Well of course you should, but ONLY if you want:
- To reduce your parts inventory carrying costs (sometimes dramatically)
- Your technicians pulling wrenches instead of trying to run a store
- To reduce or eliminate your inventory “shrinkage”
- Accurate inventory records
- To reduce stock-out occurrences
- To purchase from a parts dealer-consigned inventory at your location
- No-hassle parts warranty management
- No hassle core management
- Quality parts at competitive parts costs
- Easy return of excess and/or obsolete inventory
- And the list goes on!
I’m thinking that, by now, you kind of get the idea. Investing in a spare parts inventory is not only costly, it can be a big headache.
So, what happens with VMI…how does it work?
Vendor Managed inventory can take many forms to fit your needs and preferences. It’s really a departure from the way buyers and sellers of truck and bus parts have related in the past. In the past, you probably wouldn’t have dreamed of telling a parts sales person the details of who you bought from, in what quantities, at what cost and under what terms. That was private information. You may have used that mystery to have bargained for a better price or better terms or something better. Your job was to gain the upper hand on your supplier. You and your supplier were almost adversaries.
With VMI, that’s all changed. Your supplier is now on your team. In return for all of the benefits your supplier gets, you get everything you want (refer to the list above). You now get to do what you do best as you take good care of your fleet and your parts supplier gets to do what he does best in supplying and managing an inventory of parts.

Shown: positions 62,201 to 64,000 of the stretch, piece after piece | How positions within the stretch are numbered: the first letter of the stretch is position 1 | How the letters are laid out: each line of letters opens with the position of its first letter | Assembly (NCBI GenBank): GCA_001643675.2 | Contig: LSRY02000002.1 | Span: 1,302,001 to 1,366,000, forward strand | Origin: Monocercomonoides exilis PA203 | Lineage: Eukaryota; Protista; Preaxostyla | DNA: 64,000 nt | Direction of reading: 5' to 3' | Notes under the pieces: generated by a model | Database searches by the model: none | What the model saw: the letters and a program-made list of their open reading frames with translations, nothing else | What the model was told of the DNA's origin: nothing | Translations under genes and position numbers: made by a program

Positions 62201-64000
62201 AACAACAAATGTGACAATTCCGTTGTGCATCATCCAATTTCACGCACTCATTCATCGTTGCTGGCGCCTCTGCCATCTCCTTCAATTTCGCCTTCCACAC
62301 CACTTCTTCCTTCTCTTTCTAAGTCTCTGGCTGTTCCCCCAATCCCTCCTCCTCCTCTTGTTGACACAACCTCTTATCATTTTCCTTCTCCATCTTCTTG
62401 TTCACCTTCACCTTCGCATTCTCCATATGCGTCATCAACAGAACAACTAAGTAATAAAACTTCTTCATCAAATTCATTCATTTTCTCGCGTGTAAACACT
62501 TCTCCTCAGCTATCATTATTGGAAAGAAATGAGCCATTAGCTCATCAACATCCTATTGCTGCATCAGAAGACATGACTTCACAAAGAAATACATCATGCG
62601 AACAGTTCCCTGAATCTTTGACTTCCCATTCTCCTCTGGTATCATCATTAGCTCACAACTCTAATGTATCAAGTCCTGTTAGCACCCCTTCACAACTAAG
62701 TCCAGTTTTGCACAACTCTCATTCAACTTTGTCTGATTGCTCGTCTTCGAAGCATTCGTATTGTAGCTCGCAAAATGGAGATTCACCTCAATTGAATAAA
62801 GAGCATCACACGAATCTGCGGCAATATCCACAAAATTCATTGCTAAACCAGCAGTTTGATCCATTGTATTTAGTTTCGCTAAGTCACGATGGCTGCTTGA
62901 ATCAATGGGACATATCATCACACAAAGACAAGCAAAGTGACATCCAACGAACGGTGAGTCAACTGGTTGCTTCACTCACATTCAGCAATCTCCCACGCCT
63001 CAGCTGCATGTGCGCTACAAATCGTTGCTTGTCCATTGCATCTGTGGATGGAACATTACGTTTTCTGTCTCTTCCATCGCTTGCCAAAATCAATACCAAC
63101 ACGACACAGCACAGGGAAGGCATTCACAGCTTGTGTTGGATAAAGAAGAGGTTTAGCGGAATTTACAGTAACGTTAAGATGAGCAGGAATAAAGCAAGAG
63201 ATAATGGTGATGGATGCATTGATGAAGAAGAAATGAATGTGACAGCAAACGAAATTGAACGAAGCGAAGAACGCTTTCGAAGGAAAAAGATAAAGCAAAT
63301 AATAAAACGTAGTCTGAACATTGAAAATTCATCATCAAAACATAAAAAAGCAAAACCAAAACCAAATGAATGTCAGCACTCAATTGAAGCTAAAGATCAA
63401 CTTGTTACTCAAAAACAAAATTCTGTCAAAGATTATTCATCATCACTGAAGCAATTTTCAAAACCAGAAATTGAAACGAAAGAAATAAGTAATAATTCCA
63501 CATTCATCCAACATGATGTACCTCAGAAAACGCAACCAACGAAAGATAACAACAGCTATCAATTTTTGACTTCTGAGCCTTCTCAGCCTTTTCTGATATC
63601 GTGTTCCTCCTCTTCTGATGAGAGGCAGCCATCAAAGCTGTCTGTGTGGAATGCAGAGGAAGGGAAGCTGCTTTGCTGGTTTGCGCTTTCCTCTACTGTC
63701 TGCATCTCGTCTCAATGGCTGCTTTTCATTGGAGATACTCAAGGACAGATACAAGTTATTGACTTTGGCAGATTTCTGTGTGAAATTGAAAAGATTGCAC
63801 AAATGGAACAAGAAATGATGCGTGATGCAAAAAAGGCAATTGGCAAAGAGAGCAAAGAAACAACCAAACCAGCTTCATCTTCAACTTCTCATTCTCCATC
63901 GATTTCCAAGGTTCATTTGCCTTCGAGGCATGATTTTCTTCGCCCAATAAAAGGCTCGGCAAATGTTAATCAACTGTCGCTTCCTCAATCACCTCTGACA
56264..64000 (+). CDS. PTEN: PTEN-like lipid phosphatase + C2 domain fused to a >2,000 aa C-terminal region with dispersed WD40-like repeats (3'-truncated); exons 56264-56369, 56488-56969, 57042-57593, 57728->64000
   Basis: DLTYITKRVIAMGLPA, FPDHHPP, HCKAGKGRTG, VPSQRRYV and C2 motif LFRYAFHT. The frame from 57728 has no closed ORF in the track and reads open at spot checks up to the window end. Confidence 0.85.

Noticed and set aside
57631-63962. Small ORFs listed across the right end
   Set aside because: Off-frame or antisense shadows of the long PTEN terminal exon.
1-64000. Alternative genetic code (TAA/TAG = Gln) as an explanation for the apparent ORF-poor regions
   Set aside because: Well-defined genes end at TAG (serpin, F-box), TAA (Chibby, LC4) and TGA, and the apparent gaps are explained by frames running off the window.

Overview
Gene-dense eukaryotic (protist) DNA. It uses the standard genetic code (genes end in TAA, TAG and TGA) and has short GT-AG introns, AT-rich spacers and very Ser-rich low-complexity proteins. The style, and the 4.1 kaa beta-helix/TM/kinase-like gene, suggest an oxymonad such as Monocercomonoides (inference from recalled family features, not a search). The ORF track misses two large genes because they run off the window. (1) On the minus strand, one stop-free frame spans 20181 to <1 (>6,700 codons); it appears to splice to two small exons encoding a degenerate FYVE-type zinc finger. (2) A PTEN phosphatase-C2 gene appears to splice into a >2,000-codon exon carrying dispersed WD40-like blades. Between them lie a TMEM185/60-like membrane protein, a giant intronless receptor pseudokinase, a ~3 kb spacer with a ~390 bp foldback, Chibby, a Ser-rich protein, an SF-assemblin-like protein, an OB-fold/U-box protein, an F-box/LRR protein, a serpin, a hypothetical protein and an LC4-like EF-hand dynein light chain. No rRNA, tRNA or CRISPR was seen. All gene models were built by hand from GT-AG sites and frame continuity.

And what does your parts supplier get out of this symbiotic relationship? He becomes your primary source for all of your parts needs while he’s solving a lot of your headaches. He gets to earn your business and sell you more parts. It’s a beautiful thing! It really works and it really is a Win/Win.
There are several VMI strategies from which to choose allowing you to find one that is suitable solution to both the supplier and customer.
- Consignment Inventory Management – the vendor owns the inventory stock located on the customer premises. The customer is charged as the parts are used.
- A vendor employee is placed at the customer facility to manage the inventory on the customer premises.
- Vendor tracks parts usage, on hand levels and orders parts to replenish customer parts stock. Customer owns the stock and provides the space for the inventory.
- Customer manages, owns and stocks inventory but vendor places all part orders as a service to the customer.
Whichever option is used, the end results will be beneficial to both customer and supplier.